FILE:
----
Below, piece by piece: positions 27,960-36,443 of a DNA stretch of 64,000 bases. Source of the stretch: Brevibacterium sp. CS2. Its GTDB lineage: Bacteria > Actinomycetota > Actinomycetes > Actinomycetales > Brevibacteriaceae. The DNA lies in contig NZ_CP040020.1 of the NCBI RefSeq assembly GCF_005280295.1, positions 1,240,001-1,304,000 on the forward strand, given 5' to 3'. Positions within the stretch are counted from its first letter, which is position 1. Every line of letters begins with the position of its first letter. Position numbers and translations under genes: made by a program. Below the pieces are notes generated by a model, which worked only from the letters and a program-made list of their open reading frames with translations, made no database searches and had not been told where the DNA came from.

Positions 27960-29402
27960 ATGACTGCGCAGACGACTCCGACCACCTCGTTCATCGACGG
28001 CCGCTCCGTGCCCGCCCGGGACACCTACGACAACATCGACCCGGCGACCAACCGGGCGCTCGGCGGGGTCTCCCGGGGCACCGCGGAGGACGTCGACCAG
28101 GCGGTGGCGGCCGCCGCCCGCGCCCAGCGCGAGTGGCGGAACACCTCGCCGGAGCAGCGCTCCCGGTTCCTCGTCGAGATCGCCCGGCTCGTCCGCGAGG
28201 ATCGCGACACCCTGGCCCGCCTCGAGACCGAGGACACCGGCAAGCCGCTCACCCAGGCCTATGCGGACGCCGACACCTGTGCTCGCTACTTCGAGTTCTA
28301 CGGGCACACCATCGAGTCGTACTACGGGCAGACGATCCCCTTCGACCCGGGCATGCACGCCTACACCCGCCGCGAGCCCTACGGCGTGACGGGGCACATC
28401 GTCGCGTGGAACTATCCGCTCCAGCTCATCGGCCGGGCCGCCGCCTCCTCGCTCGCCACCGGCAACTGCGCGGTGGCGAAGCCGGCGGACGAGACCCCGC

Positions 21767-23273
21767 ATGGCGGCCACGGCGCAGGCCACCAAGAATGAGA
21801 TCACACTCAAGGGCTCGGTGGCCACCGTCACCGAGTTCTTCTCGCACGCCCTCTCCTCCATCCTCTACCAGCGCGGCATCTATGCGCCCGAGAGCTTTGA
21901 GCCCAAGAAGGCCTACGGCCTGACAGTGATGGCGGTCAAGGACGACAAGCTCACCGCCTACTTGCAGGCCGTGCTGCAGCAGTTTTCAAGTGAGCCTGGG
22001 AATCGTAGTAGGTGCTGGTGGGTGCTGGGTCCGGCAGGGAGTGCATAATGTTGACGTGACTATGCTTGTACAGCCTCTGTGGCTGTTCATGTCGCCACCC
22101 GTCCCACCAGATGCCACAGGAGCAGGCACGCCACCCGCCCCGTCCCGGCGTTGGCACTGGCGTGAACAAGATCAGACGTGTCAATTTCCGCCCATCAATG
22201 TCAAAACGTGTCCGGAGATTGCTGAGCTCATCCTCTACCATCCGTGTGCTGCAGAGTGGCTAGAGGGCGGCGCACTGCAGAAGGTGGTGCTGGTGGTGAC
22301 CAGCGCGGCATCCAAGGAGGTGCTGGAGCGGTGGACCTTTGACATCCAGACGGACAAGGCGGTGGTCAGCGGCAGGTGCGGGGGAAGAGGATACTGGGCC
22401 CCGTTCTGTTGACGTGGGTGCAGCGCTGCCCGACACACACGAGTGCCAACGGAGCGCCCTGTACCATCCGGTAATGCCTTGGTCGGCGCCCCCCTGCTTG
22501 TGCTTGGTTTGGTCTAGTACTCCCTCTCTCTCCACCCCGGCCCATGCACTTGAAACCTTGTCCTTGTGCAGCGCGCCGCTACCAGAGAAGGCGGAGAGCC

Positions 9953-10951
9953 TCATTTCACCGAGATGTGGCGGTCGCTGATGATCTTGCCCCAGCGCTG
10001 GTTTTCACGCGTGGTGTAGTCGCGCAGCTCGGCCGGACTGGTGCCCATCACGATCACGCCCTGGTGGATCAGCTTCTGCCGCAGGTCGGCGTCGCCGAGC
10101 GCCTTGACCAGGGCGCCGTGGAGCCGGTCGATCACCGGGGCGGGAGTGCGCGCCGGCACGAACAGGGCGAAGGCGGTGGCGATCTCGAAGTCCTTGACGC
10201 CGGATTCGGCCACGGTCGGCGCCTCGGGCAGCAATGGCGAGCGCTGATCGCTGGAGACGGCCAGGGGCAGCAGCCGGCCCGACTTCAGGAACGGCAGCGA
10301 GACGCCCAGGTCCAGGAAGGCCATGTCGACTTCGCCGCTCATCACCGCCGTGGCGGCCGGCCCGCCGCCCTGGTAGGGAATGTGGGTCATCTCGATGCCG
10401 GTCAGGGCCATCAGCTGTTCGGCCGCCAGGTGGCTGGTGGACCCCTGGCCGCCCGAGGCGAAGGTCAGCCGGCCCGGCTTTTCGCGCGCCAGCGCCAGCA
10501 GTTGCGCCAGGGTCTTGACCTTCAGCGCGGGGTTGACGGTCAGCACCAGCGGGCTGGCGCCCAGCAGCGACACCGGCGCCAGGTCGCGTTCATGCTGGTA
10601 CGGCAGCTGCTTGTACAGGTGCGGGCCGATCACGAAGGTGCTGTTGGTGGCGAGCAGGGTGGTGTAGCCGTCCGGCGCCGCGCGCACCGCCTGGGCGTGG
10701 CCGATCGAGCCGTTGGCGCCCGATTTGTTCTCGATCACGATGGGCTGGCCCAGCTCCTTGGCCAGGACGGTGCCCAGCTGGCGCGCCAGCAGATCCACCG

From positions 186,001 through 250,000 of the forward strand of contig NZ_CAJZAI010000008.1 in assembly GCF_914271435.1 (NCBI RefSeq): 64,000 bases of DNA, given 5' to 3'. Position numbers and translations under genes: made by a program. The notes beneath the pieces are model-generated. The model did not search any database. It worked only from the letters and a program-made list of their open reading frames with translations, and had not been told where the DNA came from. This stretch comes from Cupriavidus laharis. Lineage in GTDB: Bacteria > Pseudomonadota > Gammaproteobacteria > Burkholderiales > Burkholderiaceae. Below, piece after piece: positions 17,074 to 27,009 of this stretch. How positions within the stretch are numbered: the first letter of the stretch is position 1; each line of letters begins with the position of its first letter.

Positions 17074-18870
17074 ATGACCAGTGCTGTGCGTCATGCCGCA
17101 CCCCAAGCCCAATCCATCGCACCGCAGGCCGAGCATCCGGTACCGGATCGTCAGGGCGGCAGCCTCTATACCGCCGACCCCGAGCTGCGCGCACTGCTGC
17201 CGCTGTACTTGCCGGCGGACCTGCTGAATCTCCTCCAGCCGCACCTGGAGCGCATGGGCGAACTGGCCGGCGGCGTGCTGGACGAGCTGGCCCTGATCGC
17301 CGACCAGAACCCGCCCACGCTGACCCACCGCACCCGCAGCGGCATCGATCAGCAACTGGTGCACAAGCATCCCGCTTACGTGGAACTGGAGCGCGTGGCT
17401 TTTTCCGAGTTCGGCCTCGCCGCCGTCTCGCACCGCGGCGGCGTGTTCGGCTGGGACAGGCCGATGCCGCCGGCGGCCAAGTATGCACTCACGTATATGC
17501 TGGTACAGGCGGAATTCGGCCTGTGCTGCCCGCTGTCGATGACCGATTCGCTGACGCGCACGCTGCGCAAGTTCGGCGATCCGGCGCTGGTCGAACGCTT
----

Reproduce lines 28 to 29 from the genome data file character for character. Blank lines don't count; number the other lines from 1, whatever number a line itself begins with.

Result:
10701 CCGATCGAGCCGTTGGCGCCCGATTTGTTCTCGATCACGATGGGCTGGCCCAGCTCCTTGGCCAGGACGGTGCCCAGCTGGCGCGCCAGCAGATCCACCG

From positions 186,001 through 250,000 of the forward strand of contig NZ_CAJZAI010000008.1 in assembly GCF_914271435.1 (NCBI RefSeq): 64,000 bases of DNA, given 5' to 3'. Position numbers and translations under genes: made by a program. The notes beneath the pieces are model-generated. The model did not search any database. It worked only from the letters and a program-made list of their open reading frames with translations, and had not been told where the DNA came from. This stretch comes from Cupriavidus laharis. Lineage in GTDB: Bacteria > Pseudomonadota > Gammaproteobacteria > Burkholderiales > Burkholderiaceae. Below, piece after piece: positions 17,074 to 27,009 of this stretch. How positions within the stretch are numbered: the first letter of the stretch is position 1; each line of letters begins with the position of its first letter.